By GEORGE JAHN
The Associated Press
Wednesday, February 21, 2007; 2:37 AM
VIENNA, Austria -- Iran's chief nuclear envoy said Tuesday his country wants to negotiate over its uranium enrichment program, on the eve of a U.N. Security Council deadline that carries the threat of harsher sanctions. But the country's hard-line president said Iran will halt enrichment only if Western nations do the same.
Sanctions could be triggered by a report from Mohamed ElBaradei, the head of the Vienna-based International Atomic Energy Agency, to his agency's 35 board-member nations, expected Wednesday. That report is expected to say Iran has expanded enrichment activities instead of freezing them.
President Mahmoud Ahmadinejad, speaking to a crowd of thousands in Iran, said his country was ready to stop its enrichment program, but only if Western nations do the same _ something the United States and others with similar programs are unlikely to even consider.
"Justice demands that those who want to hold talks with us shut down their nuclear fuel cycle program too," he said. "Then, we can hold dialogue under a fair atmosphere."
The White House dismissed Ahmadinejad's call.
"Do you believe that's a serious offer?" White House press secretary Tony Snow asked. "It's pretty clear that the international community has said to the Iranians, `You can have nuclear power but we don't want you to have the ability to build nuclear weapons.' And that is an offer we continue to make."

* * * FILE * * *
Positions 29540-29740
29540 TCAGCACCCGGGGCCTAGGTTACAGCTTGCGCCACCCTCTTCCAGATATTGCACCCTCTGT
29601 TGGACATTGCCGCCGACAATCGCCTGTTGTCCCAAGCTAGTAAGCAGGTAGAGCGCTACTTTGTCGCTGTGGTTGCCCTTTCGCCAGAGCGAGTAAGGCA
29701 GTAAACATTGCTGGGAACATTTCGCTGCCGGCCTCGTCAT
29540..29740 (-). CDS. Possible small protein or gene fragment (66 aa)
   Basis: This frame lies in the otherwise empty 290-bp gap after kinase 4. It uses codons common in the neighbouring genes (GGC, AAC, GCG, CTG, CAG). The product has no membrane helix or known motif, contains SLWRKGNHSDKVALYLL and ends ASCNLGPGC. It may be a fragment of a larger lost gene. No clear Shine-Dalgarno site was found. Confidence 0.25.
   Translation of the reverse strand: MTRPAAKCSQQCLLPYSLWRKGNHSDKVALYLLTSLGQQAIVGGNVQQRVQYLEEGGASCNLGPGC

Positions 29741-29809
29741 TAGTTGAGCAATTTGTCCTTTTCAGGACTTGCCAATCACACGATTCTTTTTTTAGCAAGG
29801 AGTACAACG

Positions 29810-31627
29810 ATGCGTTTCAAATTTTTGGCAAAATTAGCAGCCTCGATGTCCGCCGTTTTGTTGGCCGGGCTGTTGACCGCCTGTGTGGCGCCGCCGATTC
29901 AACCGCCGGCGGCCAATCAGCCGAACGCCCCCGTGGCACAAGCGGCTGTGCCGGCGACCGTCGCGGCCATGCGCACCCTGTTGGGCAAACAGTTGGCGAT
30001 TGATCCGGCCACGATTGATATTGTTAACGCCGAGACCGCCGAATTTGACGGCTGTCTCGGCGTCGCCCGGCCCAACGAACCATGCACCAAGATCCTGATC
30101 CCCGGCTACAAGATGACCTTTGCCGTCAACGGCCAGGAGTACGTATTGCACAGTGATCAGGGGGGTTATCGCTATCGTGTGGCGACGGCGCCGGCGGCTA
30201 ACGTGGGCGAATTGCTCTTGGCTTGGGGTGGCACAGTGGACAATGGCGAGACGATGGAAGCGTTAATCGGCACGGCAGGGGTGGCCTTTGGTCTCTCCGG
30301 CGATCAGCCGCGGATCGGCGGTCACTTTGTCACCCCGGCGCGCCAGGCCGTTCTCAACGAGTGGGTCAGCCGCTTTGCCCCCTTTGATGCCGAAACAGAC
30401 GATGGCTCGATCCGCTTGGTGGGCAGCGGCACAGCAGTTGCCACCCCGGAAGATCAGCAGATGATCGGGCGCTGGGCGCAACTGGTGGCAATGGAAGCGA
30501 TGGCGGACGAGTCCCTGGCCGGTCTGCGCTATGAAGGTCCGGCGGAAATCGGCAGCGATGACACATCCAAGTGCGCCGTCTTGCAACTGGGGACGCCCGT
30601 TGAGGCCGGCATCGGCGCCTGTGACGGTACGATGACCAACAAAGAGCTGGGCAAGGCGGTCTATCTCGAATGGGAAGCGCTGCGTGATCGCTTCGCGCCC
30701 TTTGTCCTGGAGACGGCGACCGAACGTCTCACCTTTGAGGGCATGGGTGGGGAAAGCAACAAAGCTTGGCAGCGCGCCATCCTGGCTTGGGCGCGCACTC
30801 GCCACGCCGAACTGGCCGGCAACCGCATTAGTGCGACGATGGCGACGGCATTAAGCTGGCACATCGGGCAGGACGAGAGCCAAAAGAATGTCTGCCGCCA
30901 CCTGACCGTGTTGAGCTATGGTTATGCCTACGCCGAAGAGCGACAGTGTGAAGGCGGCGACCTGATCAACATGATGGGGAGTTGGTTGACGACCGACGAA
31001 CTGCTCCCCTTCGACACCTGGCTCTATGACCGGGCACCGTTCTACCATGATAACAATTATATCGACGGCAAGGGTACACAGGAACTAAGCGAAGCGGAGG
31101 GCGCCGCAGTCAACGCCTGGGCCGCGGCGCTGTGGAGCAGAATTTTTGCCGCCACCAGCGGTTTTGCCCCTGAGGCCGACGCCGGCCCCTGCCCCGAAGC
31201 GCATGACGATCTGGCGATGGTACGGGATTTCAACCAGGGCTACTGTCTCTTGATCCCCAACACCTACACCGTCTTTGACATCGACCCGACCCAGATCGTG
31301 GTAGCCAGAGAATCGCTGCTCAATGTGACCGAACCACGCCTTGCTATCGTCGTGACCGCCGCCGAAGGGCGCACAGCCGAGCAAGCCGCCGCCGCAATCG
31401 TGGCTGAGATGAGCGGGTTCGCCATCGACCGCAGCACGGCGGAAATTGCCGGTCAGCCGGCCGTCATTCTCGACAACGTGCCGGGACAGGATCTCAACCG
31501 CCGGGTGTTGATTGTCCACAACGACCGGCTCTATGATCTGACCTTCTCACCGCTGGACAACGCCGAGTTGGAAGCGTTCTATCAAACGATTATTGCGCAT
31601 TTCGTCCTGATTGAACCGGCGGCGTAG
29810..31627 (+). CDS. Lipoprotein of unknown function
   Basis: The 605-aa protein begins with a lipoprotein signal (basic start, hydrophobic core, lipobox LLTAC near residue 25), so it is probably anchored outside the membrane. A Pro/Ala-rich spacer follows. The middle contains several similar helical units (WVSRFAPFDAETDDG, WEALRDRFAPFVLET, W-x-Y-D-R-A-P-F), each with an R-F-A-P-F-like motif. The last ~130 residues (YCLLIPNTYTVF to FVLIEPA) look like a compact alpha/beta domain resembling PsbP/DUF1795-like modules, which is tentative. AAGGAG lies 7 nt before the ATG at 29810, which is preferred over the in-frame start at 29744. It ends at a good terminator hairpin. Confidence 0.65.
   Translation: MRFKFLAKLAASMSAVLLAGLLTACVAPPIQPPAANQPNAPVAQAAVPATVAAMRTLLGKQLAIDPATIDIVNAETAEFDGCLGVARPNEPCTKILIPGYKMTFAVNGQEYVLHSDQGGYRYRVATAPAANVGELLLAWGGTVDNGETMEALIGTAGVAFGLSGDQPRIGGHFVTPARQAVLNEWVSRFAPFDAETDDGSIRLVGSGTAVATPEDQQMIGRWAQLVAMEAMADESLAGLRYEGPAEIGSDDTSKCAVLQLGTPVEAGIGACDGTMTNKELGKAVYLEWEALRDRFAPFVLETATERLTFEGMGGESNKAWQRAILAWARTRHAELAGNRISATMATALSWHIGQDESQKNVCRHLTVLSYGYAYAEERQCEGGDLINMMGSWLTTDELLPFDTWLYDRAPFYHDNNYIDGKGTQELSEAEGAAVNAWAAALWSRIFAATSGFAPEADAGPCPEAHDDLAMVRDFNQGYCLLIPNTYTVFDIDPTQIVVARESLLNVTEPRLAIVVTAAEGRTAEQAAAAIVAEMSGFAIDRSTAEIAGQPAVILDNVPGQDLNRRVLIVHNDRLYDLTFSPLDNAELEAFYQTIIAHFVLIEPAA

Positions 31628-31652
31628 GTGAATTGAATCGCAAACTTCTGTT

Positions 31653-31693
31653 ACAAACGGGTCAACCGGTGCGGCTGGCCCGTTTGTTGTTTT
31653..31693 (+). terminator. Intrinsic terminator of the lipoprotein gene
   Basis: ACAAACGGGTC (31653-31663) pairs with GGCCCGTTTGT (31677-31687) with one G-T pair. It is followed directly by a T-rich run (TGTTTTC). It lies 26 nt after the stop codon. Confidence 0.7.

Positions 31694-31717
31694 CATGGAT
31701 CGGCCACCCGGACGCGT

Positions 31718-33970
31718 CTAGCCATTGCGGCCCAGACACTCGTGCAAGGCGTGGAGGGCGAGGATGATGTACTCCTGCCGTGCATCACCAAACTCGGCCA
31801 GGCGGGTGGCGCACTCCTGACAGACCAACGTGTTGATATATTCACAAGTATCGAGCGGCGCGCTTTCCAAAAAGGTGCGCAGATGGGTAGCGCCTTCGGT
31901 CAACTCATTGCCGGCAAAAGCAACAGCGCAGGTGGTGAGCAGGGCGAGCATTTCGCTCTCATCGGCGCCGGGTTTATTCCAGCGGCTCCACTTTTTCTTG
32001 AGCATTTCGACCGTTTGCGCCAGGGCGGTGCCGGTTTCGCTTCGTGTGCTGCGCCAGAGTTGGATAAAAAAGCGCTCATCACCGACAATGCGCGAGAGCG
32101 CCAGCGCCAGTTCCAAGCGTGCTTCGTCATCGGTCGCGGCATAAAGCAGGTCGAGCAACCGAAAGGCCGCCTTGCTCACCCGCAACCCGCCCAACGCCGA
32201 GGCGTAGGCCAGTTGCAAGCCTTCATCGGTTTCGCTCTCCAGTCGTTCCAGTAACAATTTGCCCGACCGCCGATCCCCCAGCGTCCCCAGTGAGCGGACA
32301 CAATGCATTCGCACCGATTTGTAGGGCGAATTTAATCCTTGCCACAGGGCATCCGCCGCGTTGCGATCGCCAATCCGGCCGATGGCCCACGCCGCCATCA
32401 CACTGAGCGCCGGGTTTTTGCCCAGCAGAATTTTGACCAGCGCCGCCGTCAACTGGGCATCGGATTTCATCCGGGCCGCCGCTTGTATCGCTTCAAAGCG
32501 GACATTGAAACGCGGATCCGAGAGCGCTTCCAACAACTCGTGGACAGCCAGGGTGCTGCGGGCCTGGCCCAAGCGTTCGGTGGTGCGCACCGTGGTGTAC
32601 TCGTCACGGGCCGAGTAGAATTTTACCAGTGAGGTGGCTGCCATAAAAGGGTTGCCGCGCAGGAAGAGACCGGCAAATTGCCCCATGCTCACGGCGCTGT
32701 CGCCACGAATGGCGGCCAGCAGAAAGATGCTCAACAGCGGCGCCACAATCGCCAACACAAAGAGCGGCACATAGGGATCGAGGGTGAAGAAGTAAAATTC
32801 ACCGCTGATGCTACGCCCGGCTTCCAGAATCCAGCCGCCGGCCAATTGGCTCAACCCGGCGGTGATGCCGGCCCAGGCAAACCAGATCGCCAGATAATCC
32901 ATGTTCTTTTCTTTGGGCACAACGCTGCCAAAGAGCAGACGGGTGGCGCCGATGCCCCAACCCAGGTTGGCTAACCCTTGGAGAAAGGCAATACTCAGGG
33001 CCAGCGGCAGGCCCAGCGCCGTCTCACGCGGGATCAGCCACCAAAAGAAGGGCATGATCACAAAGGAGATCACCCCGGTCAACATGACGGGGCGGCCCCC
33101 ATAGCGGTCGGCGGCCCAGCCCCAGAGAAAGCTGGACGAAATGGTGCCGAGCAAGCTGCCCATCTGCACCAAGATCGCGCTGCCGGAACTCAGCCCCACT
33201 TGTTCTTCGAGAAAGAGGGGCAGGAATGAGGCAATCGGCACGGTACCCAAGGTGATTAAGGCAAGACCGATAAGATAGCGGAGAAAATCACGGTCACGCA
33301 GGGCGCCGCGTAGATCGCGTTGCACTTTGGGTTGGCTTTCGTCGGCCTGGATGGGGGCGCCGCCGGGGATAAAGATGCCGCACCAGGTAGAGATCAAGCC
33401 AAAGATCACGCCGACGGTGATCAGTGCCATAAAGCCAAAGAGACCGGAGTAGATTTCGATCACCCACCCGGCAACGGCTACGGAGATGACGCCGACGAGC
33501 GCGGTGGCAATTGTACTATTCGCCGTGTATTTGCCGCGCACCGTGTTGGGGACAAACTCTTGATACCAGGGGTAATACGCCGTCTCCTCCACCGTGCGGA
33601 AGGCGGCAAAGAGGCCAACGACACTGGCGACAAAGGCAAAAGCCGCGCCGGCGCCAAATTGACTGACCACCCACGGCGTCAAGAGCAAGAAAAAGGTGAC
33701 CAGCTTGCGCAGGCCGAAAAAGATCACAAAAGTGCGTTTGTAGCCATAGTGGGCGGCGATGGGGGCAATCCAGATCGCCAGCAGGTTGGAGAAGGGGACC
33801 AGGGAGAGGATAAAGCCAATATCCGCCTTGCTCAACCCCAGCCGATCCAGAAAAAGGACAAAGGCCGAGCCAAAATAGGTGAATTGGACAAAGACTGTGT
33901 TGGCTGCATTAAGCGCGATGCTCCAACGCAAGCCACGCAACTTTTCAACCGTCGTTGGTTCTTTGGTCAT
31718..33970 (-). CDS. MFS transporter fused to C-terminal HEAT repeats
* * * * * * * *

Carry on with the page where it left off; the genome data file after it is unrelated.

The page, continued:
Nevertheless, Ahmadinejad's speech was unusually conciliatory, avoiding fiery denunciations of the West. Iran's call for talks _ voiced separately on Tuesday by Ahmadinejad, Foreign Minister Manouchehr Mottaki and senior nuclear negotiator Ali Larijani _ suggested an attempt to convey flexibility on the eve of the deadline.
Mottaki, in Turkey, said talks on the nuclear dispute should try to achieve an agreement allowing "Iran to achieve its rights" while eliminating "concerns" about its nuclear ambitions. Larijani, in Vienna, said his country was "looking for ways and means to start negotiations."
But the officials did not offer what the Security Council is demanding _ an immediate and unconditional stop to enrichment. Iran has long insisted that it will not stop its nuclear activities as a condition for negotiations to start.
The United States and its allies suspect that Iran is using its nuclear program to produce an atomic weapon _ charges Iran denies, saying its aim is to generate electricity. Enriched to a low level, uranium is used to produce nuclear fuel, but further enrichment makes it suitable for use in building an atomic bomb.
Asked what Iran was seeking, Larijani said: "Constructive dialogue that could ... address the concerns" of both Tehran, which insists on enrichment as its right, and the world powers that fear the program would be used to develop nuclear arms.
While telling reporters his country was prepared to deliver "assurances that there would be no deviation ... toward a nuclear weapons program," he offered no new suggestions _ and indirectly ruled out suspending enrichment, saying that was just a "pretext" to put political pressure on his country.
Larijani was even more direct in rejecting an enrichment freeze as a precondition for negotiations in talks with ElBaradei, according to diplomats familiar with the substance of their conversation.